First I need to give a huge THANK YOU to the staff at Flour + Water! My recent class has me on a bit of a pasta binge and I was eager to try my hand at tagliatelle. Chef McNaughton had mentioned during the class that they use a different recipe for their noodles so I contacted them to see if I could get it. Not only were they incredibly helpful and supportive of my efforts but they liked my entry so much they put it on one of their websites! Thank you again for all your help and welcome to anybody who found the blog because of them.
Any pasta recipe that tells you it can be mixed in a food processor is not “real pasta.” I have learned that to make pasta that has bite requires you to work dough that no machine can move. In fact, I can barely move it and my daughter required a chair to get enough leverage to take a turn. The crew at Flour + Water apparently works their dough for 40 minutes. Did I mention it gets stiffer as you work it? Did I tell you Chef McNaughton has forearms like Popeye’s? I’m sad to report my hands literally gave up at 30. The dough was incredible though. When I rolled it and cut it the noodles felt like silk ribbons. Amazing!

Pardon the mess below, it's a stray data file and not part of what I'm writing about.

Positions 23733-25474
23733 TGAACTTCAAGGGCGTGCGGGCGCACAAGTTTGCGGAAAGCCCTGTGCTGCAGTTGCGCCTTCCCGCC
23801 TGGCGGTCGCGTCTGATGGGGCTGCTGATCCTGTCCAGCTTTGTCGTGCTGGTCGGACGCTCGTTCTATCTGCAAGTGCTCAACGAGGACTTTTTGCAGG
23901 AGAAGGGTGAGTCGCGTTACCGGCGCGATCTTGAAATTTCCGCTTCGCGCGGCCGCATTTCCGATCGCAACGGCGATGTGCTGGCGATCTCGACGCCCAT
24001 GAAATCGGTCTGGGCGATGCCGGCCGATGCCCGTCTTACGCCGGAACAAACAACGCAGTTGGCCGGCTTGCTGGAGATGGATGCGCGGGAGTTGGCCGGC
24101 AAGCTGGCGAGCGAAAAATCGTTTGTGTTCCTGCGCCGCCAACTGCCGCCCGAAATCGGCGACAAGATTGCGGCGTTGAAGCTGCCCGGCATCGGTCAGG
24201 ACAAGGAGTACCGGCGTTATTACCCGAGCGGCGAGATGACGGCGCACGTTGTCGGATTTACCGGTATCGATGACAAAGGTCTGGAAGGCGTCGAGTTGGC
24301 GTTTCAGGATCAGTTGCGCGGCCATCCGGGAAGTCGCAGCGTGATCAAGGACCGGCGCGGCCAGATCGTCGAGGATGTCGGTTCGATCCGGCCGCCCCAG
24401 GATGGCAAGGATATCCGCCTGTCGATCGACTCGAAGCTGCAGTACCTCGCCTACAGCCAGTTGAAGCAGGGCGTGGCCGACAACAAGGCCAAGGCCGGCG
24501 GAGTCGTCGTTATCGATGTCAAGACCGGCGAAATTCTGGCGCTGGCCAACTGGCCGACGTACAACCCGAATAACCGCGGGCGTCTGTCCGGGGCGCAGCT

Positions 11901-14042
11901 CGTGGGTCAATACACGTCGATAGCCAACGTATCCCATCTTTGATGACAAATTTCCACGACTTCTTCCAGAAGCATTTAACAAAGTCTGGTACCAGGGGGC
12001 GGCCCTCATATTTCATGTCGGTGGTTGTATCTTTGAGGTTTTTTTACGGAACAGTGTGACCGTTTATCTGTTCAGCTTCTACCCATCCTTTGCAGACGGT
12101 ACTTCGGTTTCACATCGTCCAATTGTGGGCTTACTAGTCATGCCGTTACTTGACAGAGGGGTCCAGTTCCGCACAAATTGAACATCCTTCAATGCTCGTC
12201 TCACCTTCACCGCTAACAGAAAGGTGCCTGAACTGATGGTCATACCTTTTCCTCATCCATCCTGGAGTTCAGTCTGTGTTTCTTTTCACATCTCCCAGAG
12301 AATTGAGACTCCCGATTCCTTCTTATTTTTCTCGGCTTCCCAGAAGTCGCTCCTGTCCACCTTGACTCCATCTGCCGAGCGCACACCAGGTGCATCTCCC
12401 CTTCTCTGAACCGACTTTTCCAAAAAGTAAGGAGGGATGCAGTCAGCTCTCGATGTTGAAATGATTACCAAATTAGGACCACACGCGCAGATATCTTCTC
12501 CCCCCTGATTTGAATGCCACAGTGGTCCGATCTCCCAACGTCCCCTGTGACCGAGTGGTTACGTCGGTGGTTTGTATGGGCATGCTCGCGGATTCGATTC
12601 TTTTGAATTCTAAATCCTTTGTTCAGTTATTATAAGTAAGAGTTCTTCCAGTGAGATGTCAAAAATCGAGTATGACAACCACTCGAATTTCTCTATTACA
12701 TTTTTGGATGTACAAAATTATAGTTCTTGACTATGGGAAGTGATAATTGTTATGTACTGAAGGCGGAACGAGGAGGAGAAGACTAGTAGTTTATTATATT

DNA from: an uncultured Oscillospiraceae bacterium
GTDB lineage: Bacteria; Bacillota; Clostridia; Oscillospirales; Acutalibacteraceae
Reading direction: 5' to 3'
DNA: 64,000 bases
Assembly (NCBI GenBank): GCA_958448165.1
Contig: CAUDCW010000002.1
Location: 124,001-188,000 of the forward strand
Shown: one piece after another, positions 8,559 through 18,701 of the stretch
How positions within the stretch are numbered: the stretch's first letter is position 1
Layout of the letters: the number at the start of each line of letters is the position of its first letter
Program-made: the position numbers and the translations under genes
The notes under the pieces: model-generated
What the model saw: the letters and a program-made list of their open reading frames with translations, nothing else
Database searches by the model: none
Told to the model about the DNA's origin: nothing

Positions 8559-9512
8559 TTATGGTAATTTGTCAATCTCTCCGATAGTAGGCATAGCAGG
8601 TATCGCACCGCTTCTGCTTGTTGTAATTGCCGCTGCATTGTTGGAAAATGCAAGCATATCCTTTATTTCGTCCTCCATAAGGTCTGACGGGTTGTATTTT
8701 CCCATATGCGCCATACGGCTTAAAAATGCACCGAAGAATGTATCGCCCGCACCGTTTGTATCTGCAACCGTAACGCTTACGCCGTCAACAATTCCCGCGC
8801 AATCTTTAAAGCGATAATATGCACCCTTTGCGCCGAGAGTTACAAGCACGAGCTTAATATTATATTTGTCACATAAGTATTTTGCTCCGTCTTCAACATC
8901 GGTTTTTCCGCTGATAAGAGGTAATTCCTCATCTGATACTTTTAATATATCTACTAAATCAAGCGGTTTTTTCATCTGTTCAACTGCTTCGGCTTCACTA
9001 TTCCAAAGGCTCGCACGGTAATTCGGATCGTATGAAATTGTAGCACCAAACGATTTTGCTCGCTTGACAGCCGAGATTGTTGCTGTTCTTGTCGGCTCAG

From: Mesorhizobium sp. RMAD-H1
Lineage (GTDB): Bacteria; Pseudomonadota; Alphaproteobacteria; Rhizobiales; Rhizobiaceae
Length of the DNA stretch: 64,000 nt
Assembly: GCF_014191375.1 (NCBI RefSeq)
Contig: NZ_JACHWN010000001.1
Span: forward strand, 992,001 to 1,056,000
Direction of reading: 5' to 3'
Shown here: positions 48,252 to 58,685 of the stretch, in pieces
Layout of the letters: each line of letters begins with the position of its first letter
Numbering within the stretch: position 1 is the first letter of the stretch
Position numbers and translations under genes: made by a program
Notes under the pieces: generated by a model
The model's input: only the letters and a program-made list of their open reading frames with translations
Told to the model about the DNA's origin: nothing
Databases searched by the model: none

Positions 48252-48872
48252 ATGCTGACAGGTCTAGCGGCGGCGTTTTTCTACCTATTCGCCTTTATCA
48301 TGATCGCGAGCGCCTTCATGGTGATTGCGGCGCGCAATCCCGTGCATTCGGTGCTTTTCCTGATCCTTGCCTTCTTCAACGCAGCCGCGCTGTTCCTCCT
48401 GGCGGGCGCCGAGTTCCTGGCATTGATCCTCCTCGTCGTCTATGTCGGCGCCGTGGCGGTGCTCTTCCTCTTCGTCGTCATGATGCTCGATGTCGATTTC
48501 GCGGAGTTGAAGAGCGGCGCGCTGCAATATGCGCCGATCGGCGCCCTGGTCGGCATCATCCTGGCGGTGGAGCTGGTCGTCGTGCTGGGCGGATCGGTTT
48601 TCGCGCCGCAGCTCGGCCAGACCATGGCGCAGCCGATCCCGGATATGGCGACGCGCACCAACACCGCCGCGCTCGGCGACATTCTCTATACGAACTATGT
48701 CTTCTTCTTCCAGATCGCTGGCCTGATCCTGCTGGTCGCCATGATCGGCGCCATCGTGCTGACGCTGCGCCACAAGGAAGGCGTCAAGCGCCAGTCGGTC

Ever since I was in Italy my favorite sauce has been Bolognese. It is a simple sauce, but when it is done right somehow humble ingredients are elevated to amazing heights. I had some ground lamb in the freezer so I thought I would use some of it with the more typical beef and pork to make something a littler different. I thought the the lamb would integrate during the 4+ hours of cooking time. I also decided to it might be interesting to substitute some fennel in place of the normal celery. Oh and I’m a shallot guy
Handful diced shallot
Handful of diced fennel bulb
Handful of diced carrot
1/4 c diced pancetta
1 lb ground lamb
1 lb ground beef
1 lb ground pork
1 c dry wine
2 c broth
1 c milk
Melt the butter and and add the olive oil. Sweat the vegetables until soft. Add the pancetta and render. Add the meat and brown all over separating (this takes a bit of time). Add the wine and cook off. Add the milk and cook off. Add the stock and tomato and bring to a simmer and simmer for as long as you can (at least two hours but better three+).
Also found these blossoms at the market so I stuffed them with some sheep’s milk ricotta and fried them in a simple batter as a little starter.